The footwear sector is the main recipient of the sector's production, with a share of about 50%, but the national tanning industry also supplies sectors such as furniture and transport.
A record delegation of 35 Portuguese companies arrived in Milan on Tuesday for the most important international fair of leather, accessories and footwear components, excited with the increased business post-pandemic, but now fear the impact of the inflationary crisis.
“The war and the inflationary pressure it brought are generating an increase in the food and housing bill and, as these are the priorities in the management of family income, what is left for the consumption of the articles we sell is what is left of the family budget,” explained the secretary-general of the Portuguese Association of Leather Manufacturers (APIC), speaking to journalists on the sidelines of the 100th edition of Lineapelle.
Noting that, “unlike what happened in the pandemic, in which people managed to roughly maintain their incomes with the furlough measures, now income is being eroded by inflation,” Gonçalo Santos said that the industry’s “main concern” was “a demand crisis because people don’t have enough income” to channel to non-essential goods such as footwear or leather goods, which are the sector’s main customers.
“And if our members have no way of disposing of their product, they will naturally have a lower demand for the materials,” he said.
After a “slight drop” in 2020 due to the pandemic, the company Multicouro from São João da Madeira said that “business is very good” this year, “with new customers and with an increase in sales”, which are already about 20% above 2019 levels.
A result achieved “from hard work and the search for new customers”. The general director of the tanning company, Rudolfo Andrade, said “the direct contact with the brands was fundamental” as was “the presentation of new products and new collections twice a year”.
With the Portuguese footwear industry as the main customer, absorbing 95% of its production, Multicouro admits some apprehension about the effects of falling income resulting from the escalating inflation and the devaluation of the euro against the dollar.
“The outlook is unclear. We don’t have a clear idea yet. It is true that inflation is affecting us. What’s more, the devaluation of the euro, which since the start of the year has fallen around 20%, means that for us, who import a large part of the raw materials we end up with, the cost price will increase by 20%.
This increase “will be translated in the selling price of the final product”, and “as footwear and leather goods are a non-essential good, of which everyone always has more than one, two or three pairs at home, this may be a sector that will suffer”, impacting then the upstream tanneries he explained.
To try to counter this scenario, and because “this crisis is more European than global”, Multicouro has “looked very hard at the extra-European market”, focusing on countries such as Korea and China, in Asia, Brazil, South America, the USA and Canada.
“We still do not feel much concern from our clients outside the European Union, and this has been a clear bet in recent years,” stressed Rudolfo Andrade.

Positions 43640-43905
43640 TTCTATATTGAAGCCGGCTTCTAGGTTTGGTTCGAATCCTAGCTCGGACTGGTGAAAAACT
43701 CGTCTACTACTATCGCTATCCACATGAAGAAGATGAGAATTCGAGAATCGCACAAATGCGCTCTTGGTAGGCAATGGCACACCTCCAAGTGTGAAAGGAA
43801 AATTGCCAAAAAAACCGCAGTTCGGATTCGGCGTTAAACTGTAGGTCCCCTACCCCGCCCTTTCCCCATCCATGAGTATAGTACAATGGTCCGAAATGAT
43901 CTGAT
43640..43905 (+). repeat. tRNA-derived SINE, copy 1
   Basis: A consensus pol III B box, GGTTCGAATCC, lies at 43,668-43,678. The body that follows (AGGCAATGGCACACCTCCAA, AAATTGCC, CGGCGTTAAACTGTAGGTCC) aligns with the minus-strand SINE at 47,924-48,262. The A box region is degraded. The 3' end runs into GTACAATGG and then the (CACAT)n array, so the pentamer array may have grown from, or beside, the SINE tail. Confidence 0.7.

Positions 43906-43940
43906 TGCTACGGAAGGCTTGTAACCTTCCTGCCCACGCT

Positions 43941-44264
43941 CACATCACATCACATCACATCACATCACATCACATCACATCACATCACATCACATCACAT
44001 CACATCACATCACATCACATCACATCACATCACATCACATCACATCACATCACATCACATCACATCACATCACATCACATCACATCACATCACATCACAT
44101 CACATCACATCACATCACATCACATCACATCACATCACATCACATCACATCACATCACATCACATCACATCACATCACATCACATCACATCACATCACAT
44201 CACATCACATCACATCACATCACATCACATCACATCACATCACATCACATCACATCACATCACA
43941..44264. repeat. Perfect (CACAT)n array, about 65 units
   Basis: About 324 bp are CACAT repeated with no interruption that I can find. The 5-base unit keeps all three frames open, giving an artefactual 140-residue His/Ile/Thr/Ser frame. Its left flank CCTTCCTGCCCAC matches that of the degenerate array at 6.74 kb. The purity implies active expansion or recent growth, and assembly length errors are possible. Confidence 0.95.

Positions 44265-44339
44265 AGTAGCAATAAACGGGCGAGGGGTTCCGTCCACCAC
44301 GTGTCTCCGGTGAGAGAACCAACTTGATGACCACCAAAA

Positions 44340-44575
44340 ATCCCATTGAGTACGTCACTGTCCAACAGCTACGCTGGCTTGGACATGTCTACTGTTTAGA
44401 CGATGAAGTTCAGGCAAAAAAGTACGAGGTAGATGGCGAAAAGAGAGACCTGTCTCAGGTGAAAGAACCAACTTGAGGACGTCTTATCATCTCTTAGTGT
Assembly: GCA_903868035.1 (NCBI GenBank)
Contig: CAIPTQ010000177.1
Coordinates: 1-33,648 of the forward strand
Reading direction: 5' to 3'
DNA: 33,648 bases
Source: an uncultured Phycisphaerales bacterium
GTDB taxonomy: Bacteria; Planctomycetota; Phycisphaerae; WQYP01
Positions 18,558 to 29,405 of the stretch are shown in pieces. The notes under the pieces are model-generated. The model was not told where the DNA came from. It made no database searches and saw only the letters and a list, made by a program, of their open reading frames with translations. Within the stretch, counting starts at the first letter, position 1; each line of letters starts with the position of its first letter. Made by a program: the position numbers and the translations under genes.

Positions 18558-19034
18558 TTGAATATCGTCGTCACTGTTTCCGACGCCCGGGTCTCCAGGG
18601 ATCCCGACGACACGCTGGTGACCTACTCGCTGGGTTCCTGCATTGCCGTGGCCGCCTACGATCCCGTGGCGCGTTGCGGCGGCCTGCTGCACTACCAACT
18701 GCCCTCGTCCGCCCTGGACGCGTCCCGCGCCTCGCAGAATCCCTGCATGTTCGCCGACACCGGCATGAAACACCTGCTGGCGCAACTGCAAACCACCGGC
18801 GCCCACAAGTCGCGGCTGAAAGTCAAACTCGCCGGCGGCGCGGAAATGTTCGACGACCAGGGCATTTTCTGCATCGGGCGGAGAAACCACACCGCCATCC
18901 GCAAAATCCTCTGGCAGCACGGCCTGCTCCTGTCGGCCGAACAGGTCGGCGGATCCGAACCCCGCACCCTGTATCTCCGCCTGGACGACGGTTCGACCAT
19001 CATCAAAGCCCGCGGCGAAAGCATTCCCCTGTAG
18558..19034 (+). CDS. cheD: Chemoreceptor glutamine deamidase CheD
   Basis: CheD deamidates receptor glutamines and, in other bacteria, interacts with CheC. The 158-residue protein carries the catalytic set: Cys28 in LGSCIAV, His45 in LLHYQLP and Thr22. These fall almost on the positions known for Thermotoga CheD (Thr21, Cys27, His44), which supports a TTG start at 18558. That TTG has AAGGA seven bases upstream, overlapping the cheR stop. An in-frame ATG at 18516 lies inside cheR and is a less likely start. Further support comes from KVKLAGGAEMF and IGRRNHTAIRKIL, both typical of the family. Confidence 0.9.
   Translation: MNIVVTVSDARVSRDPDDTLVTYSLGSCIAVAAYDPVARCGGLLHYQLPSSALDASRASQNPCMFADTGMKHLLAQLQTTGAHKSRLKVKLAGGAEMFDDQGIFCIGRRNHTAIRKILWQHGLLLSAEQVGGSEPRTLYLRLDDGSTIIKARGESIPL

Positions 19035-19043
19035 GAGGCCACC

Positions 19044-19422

Curtumes Ibéria, a tannery manufacturer in Alcanena, said “business is going well” after the “quite difficult years” of the pandemic (in which the losses reached 25/30%), and sales now exceed 2019. Still, the outlook is “conservative”, not least because, in the opinion of the company’s president, the support measures the government announced last week “are not at all effective” nor “what companies need”.
“Companies at this moment do not need credit. They need help to pay for energy,” César Rosa told Lusa.
Specifically, the businessman said that reducing VAT on energy would “improve the lives of companies” and make “everything easier”. A cross-cutting reduction in corporate income tax, as admitted by the minister of economy, António Costa Silva, would also be welcome, but “energy was where the government should attack the most”.
“The costs do not stop rising and, unfortunately, our customers do not pay what they are increasing, and credits will not solve everything. The government has to do more,” he complained.
With inflation reducing families’ disposable income to buy essential goods, César Rosa anticipates a “somewhat complicated” future, considering that “it won’t be easy for businesses or people”.
“I foresee a decrease in everything next year, not just fur and shoes. I think the whole economy will suffer a slowdown because of inflation and higher interest rates,” he said.
The Portuguese tanning industry – which until Thursday is represented by 22 companies in Lineapelle, joined by 13 more national companies of footwear components – invoices an annual average of 410 million euros and employs directly and indirectly about 3,500 workers.
According to the secretary general of APIC, after a 30% drop due to the pandemic, the sector has already exceeded the turnover of 2019, although with a year-on-year growth “still very incipient, from 3% to 5%” in the first half of this year, highlighting Italy, Spain, France, UK and Hong Kong as the largest export markets.
The footwear sector is the main recipient of the sector’s production, with a share of about 50%, but the national tanning industry also supplies sectors such as furniture and transport.